In addition to fixing the classic translation errors, like omitting articles (which don't exist in Russian) or changing tenses from ones used in Russian to those more common in English, I try to improve the writing some. For example, the Commersant writers tend to jump right into their stories, without writing leads. And they aren't big on transitions. Writing leads, transitions, and slapping in a few slightly colorful phrases is no problem, though. After a summer of kneading other people's writing into a homogeneous mass called Let's Go: Paris, I could do this stuff in my sleep.

The most creative part of the job is writing a headline, a subhead, and a Table of Contents entry for each article. Were this a nice police magazine, this would be a lot more fun. You know, "Body Parts Found in Child's Lunchbox," that kind of thing. As it is, Commersant's articles are pretty dry--currency trading, import regulations, etc. I do what I can with these, putting in some tired metaphors, like "Ministry Keeps a Tight Fist On Imports." Some of the people who have been there longer--single, American journalists in their 30s, God knows why they came here--have developed a sport of seeing what colloquialisms they can put in that won't be caught by the Russian supervisors. Recent examples include "Central Bank Covers Assets" and "Gazprom Lays Pipe Across Eurasia."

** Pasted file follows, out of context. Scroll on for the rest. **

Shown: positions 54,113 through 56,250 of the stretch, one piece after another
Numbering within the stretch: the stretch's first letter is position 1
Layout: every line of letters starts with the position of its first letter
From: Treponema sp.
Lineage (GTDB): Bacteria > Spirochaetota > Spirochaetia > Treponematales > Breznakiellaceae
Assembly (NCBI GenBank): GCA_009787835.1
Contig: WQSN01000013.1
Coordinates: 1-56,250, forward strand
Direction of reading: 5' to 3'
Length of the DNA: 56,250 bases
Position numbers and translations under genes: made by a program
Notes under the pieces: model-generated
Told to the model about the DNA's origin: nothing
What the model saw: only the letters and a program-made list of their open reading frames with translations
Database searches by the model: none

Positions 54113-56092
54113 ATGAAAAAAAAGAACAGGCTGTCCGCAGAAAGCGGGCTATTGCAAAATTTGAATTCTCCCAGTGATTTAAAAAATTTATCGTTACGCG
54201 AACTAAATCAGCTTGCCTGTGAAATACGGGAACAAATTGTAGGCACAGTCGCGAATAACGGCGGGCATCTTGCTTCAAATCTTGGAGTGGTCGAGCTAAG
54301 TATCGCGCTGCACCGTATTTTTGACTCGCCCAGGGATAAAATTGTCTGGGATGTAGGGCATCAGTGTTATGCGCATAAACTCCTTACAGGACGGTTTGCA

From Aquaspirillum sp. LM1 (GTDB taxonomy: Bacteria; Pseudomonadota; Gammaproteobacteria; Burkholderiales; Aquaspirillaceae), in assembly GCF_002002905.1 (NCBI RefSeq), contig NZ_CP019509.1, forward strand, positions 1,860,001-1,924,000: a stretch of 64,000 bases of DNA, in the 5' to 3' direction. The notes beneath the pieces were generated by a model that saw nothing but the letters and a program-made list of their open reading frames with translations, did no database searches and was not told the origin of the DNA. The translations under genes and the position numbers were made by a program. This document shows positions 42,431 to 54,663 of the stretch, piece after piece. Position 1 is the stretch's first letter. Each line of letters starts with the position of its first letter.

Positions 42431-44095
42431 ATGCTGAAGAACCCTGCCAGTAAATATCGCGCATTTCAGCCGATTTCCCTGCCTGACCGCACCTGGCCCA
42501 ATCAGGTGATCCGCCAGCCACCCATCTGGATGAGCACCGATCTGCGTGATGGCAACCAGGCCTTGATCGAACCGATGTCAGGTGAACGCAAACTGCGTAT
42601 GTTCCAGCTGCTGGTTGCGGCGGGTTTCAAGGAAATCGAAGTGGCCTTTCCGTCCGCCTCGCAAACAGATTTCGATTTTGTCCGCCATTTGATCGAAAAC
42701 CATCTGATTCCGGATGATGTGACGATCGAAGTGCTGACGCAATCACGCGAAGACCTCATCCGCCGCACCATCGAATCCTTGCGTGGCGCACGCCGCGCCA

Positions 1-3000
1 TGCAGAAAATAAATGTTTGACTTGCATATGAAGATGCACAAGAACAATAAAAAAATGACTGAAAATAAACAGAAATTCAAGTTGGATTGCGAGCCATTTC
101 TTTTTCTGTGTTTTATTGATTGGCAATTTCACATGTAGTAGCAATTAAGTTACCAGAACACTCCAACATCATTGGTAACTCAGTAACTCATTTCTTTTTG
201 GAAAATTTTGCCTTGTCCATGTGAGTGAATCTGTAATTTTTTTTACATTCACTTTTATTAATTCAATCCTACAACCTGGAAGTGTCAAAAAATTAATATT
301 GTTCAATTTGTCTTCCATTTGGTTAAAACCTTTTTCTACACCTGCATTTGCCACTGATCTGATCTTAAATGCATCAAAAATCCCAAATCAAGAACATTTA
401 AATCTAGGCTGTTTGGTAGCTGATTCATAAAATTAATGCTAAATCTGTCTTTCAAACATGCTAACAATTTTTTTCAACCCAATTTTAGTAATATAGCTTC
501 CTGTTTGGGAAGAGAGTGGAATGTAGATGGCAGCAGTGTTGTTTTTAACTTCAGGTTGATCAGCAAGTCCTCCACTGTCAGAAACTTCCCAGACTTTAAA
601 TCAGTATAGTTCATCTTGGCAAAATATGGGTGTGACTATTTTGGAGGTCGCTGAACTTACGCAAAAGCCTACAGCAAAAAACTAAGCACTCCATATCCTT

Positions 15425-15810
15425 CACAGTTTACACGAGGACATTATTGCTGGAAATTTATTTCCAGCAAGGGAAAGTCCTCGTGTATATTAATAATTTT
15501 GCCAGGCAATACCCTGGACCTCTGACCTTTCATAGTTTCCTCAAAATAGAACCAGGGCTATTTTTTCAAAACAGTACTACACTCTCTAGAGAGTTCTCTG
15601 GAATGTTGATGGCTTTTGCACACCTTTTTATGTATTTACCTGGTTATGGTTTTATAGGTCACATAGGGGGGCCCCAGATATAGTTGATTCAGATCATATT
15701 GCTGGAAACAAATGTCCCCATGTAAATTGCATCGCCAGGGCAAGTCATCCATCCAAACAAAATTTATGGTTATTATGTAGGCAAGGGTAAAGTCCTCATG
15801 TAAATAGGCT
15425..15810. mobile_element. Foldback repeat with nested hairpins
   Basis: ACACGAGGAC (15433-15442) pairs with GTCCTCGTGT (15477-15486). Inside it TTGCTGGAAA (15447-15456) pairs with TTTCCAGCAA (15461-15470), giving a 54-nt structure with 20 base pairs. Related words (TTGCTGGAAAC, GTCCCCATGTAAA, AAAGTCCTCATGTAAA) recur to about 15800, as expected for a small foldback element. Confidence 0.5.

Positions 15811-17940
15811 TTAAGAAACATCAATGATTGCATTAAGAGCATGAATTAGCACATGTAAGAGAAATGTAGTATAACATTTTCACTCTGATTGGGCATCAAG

Though I am told that on a bad night the work goes until 3am, I got out on Saturday by 11:30, having arrived at 3pm. In the schedule, the terminology, the computer system, and the atmosphere, it's all very much like the Harvard Crimson. The pay is, I am told , $140 for the first month and $200 thereafter, which, along with my photography earnings, should keep me in cabbage. So I have more or less found my niche here, employment-wise, using old skills learned at college publications to work at periodicals with standards not much higher than student products.

I have taken advantage of the two-month milestone to ask myself a few questions about my sojourn here.

What turned out as I expected it to?